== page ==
It took us many design iterations over a period of about 2 months. Just when we tweaked it and thought it was perfect, we would sleep on it and find a design flaw. It’s a never-ending process, but you have to draw the line somewhere.
I would go rent a tiny house. It can be a bit pricey but it really helped us think if we could live tiny or not. We got to see the difference of a rental tiny house and one that is made to live in, for example, more storage! It made us realize right away what we wanted in our tiny home and how we choose to live. We ended up staying a week in one and even one day stayed in the home for 24 hours to see what it would be like cooped up on a rainy day.
What a loaded question! I still feel like I'm re-designing my house, and I've been living in it for more than 6 months.
But the bulk of my layout design was completed within about 6 weeks from when I started sketching. I then presented my design to my co-workers at the architecture and interior design firm where I work (it's worth noting that I myself am not an architect or designer, I work in marketing for them!). From that presentation, I got some great feedback, as well as some key suggestions for improvement.
After that, I put the plans away for about two months, to give myself some room to think about it more. I also went and stayed in a tiny house AirBnB during this time, one that was the same size as what I had designed, which gave me a good idea of what it would actually feel like in a space of that size.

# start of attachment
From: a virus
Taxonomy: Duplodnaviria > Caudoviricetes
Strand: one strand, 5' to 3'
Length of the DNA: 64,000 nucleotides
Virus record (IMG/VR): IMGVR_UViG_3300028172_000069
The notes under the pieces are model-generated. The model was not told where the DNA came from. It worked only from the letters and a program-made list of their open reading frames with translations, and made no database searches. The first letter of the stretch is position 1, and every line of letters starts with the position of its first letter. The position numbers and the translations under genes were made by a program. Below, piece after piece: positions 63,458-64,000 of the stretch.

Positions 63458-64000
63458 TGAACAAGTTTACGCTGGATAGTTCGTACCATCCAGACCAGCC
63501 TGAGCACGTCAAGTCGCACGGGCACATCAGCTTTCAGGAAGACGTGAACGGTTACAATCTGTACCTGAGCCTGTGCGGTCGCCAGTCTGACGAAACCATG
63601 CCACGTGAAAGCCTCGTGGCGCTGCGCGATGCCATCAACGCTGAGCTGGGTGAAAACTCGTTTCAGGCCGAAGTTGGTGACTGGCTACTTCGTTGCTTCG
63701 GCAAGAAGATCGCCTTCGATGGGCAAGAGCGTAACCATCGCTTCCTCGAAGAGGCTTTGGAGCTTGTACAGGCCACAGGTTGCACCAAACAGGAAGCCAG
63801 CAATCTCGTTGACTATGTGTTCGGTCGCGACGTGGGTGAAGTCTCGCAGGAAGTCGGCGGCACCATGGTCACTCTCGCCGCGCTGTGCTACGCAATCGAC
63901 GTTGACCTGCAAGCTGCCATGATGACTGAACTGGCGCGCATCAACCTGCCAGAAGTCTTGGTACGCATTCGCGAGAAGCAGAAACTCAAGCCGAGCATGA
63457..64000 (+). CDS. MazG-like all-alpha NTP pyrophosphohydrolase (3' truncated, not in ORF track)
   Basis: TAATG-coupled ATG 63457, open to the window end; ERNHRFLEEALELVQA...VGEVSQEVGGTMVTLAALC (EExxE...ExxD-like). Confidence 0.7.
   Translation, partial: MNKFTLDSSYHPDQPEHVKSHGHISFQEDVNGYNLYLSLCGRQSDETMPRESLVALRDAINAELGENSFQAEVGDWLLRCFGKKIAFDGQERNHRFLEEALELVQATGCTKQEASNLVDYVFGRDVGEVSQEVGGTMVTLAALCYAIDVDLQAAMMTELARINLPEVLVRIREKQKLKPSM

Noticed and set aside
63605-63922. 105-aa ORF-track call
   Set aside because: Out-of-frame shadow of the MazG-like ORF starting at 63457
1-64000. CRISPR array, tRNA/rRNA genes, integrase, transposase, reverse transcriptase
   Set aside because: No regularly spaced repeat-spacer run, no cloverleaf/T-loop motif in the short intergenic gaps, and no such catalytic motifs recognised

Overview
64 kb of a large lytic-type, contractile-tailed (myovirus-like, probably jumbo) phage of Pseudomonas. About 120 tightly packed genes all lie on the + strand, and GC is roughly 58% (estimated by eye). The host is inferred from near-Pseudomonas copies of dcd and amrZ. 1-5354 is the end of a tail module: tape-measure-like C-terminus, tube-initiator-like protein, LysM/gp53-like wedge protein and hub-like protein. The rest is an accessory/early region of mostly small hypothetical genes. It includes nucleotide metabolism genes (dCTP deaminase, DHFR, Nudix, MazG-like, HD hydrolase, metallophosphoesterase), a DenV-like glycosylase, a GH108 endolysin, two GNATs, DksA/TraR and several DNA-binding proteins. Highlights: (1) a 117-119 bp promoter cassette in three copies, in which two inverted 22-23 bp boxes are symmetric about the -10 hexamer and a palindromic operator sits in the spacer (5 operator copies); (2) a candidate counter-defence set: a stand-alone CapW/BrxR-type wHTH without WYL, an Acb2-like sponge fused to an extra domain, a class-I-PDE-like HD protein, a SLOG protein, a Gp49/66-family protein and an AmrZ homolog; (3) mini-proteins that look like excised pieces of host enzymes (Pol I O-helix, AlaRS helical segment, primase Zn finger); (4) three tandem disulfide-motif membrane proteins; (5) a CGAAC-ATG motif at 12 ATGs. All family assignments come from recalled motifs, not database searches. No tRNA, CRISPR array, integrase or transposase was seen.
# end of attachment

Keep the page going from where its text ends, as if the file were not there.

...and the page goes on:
Once I picked my plans back up, I changed a few small things, like which side of the living space my front door would be on, then started finalizing the drawings with my builder. I think the design process is going to be different for everyone. You may spend five years looking at inspiration images and tooling around with layouts, or you may just be the kind of person who knows what they want and goes for it!
I find myself more of the latter. The differences between my initial sketch and my actual home are pretty minimal! Just do what feels good for you, and always be open to constructive criticism. You never know what you may be missing!
Well, I was doodling and dreaming about what a tiny house would look like for months & months before we finally had the green light to build. I needed those months of dreaming to narrow down and discover my real wants and needs. Giving yourself this time to prune down helps sluff off the things that are not necessary and discover the things that are most important.
We hired an architect after we had the green light to build…. I gave him all my dreams, pictures, and plans and he made sure they would all work in our tiny house…. And they did! That process with the architect lasted a few weeks.